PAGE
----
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The Global Citizenship Concept


The concept of global citizenship represents the idea that an individual can possess extensive knowledge revolving around what goes on in the wider world. Therefore, sustainable and equitable action is taken by global citizens to improve the wellbeing of all people across the globe (“Globalization at a crossroads,” n.d.; Reysen & Katzarska-Miller, 2013). From the psychological point of view, global citizenship is a complex phenomenon that relates to personal functioning and identity. It means that global citizenship is the everyday impact of one’s worldviews on the wellbeing of other people (Papastephanou, 2005). The current paper explains the concept of global citizenship in rich detail while validating the need to educate people across the globe on how to become aware of broader issues concerning one’s personal, academic, and professional development.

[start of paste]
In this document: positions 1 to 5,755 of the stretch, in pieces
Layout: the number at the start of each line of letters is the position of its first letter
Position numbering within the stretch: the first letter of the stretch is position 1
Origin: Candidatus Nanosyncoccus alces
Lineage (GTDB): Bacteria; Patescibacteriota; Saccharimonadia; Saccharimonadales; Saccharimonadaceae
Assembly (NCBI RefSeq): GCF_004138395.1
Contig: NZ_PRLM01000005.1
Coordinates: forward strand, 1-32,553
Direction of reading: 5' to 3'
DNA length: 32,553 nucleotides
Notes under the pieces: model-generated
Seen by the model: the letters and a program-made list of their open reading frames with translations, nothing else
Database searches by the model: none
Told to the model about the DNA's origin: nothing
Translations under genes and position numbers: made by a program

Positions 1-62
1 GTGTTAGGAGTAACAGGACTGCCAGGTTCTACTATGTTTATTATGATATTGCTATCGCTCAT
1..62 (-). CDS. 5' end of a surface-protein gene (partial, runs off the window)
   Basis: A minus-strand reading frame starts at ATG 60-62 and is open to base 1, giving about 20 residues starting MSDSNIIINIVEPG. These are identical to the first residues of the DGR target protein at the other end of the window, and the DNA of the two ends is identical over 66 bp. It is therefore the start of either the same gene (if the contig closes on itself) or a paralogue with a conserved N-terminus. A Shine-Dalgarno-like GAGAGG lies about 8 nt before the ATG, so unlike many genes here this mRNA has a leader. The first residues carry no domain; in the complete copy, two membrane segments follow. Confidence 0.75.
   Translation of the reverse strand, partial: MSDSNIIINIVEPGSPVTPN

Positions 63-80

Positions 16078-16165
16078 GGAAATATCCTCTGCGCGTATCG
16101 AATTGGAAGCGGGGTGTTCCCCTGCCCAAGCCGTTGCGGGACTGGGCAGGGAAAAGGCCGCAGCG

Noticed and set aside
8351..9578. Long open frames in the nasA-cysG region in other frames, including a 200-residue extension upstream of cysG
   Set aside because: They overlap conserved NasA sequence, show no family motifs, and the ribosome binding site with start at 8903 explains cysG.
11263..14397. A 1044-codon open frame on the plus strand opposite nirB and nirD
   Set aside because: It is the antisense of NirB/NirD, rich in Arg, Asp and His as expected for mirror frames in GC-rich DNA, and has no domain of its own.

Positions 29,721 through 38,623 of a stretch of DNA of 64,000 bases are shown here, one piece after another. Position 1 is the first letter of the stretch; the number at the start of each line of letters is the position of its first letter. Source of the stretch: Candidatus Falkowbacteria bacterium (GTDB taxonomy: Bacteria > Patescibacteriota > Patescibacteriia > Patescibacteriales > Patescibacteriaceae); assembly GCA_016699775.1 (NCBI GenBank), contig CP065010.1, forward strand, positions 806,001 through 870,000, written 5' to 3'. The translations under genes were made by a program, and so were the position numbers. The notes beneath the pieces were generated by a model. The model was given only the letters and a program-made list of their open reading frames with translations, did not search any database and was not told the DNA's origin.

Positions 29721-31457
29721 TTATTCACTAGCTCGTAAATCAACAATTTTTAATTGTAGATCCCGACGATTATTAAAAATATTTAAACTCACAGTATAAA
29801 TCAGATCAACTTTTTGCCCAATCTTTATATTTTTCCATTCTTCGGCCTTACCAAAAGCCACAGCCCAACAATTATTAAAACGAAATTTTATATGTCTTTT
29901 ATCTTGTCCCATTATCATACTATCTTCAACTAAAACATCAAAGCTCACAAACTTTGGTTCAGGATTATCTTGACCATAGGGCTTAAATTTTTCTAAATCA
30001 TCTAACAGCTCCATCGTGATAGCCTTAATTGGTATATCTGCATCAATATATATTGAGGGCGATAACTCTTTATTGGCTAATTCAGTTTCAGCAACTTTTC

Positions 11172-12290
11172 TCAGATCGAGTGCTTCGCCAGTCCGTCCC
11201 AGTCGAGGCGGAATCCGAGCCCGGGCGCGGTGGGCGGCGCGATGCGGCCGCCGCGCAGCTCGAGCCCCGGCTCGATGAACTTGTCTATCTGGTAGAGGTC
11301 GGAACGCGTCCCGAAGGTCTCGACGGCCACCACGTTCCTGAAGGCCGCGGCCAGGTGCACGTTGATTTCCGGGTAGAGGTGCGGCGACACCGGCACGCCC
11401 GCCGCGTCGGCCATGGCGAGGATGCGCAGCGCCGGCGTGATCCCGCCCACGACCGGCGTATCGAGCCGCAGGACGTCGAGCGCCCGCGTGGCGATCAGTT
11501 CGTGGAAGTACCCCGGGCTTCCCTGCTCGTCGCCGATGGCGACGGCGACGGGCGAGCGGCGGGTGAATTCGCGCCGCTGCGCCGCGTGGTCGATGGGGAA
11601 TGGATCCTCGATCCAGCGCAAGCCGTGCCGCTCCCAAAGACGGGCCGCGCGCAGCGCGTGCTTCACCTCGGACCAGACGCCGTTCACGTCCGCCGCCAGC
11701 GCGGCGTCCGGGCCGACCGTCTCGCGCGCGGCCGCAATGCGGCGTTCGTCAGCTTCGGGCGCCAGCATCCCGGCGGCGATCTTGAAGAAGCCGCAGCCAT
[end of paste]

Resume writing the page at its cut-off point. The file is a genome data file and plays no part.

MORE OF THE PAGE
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Background of Global Citizenship

According to Papastephanou (2005), global citizens aim to bring quantitative and qualitative change to the world around them in order to overcome the negative effects of modern capitalism. There are numerous individuals who have been affected by the increasing focus on the role of money in everyday life. This is why the advancement of global citizenship became a reality and paved the way for people-centered approaches to many psychological and socioeconomic issues (Reysen & Katzarska-Miller, 2013). The existence of less fortunate people has to be mitigated through recurrent efforts to make it possible for everyone to find their place in the world and remain useful. The promotion of global citizenship requires exceptional confidence because citizens have to advocate for lifelong learning and skill improvement regardless of one’s socioeconomic status or any other variable that diversifies the modern community (for example, race or religion).